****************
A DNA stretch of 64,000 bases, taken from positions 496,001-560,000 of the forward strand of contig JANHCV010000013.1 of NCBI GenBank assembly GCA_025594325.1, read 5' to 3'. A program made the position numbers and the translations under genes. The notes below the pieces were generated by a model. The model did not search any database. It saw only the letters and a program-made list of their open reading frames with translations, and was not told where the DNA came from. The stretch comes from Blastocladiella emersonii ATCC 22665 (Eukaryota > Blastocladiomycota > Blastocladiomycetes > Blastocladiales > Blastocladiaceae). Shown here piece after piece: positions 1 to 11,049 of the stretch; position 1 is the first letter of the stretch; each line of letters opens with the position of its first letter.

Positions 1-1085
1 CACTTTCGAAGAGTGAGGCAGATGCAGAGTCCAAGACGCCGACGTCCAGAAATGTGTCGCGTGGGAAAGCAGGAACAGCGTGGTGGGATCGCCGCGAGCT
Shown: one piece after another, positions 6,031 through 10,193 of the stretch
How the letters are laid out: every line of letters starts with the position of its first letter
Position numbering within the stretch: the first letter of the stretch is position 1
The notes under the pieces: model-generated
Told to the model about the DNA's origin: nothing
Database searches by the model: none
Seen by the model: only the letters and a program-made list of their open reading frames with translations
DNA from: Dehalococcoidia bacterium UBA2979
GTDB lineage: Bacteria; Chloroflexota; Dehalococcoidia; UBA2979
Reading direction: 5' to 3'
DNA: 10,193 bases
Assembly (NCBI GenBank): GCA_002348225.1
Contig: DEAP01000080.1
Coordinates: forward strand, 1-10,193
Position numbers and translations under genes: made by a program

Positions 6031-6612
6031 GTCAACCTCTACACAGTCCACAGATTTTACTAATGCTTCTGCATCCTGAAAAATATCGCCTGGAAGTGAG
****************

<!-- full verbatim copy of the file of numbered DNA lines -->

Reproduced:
A DNA stretch of 64,000 bases, taken from positions 496,001-560,000 of the forward strand of contig JANHCV010000013.1 of NCBI GenBank assembly GCA_025594325.1, read 5' to 3'. A program made the position numbers and the translations under genes. The notes below the pieces were generated by a model. The model did not search any database. It saw only the letters and a program-made list of their open reading frames with translations, and was not told where the DNA came from. The stretch comes from Blastocladiella emersonii ATCC 22665 (Eukaryota > Blastocladiomycota > Blastocladiomycetes > Blastocladiales > Blastocladiaceae). Shown here piece after piece: positions 1 to 11,049 of the stretch; position 1 is the first letter of the stretch; each line of letters opens with the position of its first letter.

Positions 1-1085
1 CACTTTCGAAGAGTGAGGCAGATGCAGAGTCCAAGACGCCGACGTCCAGAAATGTGTCGCGTGGGAAAGCAGGAACAGCGTGGTGGGATCGCCGCGAGCT
Shown: one piece after another, positions 6,031 through 10,193 of the stretch
How the letters are laid out: every line of letters starts with the position of its first letter
Position numbering within the stretch: the first letter of the stretch is position 1
The notes under the pieces: model-generated
Told to the model about the DNA's origin: nothing
Database searches by the model: none
Seen by the model: only the letters and a program-made list of their open reading frames with translations
DNA from: Dehalococcoidia bacterium UBA2979
GTDB lineage: Bacteria; Chloroflexota; Dehalococcoidia; UBA2979
Reading direction: 5' to 3'
DNA: 10,193 bases
Assembly (NCBI GenBank): GCA_002348225.1
Contig: DEAP01000080.1
Coordinates: forward strand, 1-10,193
Position numbers and translations under genes: made by a program

Positions 6031-6612
6031 GTCAACCTCTACACAGTCCACAGATTTTACTAATGCTTCTGCATCCTGAAAAATATCGCCTGGAAGTGAG